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SANTHIP  KANHOLY

Graduate Research Assistant, Virginia Tech : Aerospace & Ocean Engineering

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What does science has to say about enlightenment or the consciousness of an enlightened individual ?

All religions speak of a non-dual consciousness state which can be experienced individually. My question is what does science has to say about enlightenment that has been experienced by Buddha and other present day enlightened individuals ? What can it say to help us in pointing towards that non-dual state of consciousness ?

I have been fortunate enough to have access to an enlightened individual. So I have been witness to how different they are. I want to know what does science have to say about the consciousness

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      Mar 24 2011: In the buddhist definition, nirvana is defined by no longer experiencing suffering, no longer being reborn, seeing into the essential nature of reality (which includes seeing/experiencing all thing as impermanent, seeing things as essentially not having a self, and seeing things as ultimately unsatisfactory).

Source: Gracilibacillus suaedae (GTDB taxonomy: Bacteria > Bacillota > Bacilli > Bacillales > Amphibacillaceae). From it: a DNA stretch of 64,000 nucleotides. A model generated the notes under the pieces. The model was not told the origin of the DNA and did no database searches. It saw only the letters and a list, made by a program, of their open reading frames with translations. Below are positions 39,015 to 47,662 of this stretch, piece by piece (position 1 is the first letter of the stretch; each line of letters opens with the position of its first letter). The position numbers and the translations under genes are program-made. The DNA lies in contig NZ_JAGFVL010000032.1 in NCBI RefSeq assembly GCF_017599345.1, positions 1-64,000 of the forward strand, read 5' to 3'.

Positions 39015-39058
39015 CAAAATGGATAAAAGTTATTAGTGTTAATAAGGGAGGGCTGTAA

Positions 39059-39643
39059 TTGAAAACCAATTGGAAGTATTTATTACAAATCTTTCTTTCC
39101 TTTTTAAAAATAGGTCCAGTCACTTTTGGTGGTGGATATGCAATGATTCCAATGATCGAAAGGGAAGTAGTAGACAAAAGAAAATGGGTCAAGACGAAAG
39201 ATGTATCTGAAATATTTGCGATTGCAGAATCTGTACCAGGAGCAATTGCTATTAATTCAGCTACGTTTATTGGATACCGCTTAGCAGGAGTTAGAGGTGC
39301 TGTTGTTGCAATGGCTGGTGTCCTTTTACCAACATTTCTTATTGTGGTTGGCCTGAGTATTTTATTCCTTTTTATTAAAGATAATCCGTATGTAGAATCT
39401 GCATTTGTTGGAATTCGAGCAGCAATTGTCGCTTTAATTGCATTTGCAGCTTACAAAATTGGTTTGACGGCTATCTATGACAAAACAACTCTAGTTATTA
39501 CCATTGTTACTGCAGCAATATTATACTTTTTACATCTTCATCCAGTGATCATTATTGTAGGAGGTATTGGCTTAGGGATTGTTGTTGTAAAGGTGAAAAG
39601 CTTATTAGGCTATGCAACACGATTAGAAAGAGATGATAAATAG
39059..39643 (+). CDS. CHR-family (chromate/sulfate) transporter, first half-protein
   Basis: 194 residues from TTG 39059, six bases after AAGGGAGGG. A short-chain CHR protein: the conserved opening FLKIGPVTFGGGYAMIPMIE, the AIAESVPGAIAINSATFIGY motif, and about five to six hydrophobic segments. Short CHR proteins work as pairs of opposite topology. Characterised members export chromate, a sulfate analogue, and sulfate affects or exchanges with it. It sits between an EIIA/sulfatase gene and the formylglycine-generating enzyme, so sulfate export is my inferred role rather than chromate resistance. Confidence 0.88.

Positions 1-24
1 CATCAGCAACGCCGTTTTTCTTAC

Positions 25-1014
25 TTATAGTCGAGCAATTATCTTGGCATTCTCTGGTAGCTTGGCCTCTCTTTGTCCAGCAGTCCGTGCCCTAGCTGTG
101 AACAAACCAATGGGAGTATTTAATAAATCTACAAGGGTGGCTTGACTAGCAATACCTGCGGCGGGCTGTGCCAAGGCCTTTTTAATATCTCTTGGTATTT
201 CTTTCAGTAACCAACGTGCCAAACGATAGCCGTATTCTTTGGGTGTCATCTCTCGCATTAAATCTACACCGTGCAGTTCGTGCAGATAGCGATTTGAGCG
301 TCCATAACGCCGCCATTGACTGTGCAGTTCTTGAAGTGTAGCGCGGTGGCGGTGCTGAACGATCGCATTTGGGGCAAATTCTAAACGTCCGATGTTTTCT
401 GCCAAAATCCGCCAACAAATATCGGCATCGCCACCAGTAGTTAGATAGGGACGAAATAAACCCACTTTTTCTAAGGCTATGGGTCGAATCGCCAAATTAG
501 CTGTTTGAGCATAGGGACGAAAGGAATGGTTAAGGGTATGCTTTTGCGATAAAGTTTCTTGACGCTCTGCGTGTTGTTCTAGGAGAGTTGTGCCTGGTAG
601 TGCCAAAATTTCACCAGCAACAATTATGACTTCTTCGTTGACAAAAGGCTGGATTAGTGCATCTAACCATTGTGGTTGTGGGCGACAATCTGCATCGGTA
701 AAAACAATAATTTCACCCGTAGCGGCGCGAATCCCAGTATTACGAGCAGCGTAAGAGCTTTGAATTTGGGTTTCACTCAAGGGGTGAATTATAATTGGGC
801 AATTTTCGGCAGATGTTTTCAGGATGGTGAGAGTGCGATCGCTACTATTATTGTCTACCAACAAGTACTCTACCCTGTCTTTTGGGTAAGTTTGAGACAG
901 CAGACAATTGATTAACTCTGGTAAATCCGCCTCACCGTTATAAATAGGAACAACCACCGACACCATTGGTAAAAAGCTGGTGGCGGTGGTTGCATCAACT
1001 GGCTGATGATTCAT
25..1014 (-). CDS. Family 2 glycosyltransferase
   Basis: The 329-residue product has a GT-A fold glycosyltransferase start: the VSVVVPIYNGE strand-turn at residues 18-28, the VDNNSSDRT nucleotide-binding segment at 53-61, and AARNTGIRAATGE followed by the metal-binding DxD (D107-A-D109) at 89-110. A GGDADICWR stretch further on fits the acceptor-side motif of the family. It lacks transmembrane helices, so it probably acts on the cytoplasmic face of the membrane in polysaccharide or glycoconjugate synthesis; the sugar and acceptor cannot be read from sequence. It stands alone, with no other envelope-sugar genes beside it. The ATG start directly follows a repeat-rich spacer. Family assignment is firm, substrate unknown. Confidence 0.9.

Essentially, an awakened person, through practice that leads to insight into the nature of their own minds (and reality) is no longer subject to the negative emotions that tend to govern and control our lives. In a lot of ways, it can be said that an awakened person is the king of their domain and has full control of all their actions because they see through a lot of the nonsense that makes up our daily lives. For example, an un-awakened person would get hit by a friend and react with anger, sadness or whatever. The awakened person, in the same situation might respond with compassion for the person, or with sensibility or whatever. This is because the awakened person sees the big picture (or the ultimate picture), he is not caught up in the details of why this person hit him or how or how he should react in retribution. In Chinese Zen, a term was coined as "host" and "guest"...The awakened Master is the host and the students are the guests. Because the host hosts emotions and experiences whereas the guest is controlled or conquered by emotions and experiences. The host knows the whole house and reacts accordingly. The guest only knows one room and reacts accordingly.
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          Minh Do

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          Mar 25 2011: Hi Birdia, Wow. That's a broad stroke of different schools of thought and practices that I'm not sure I could answer comprehensively. But I will try my best here...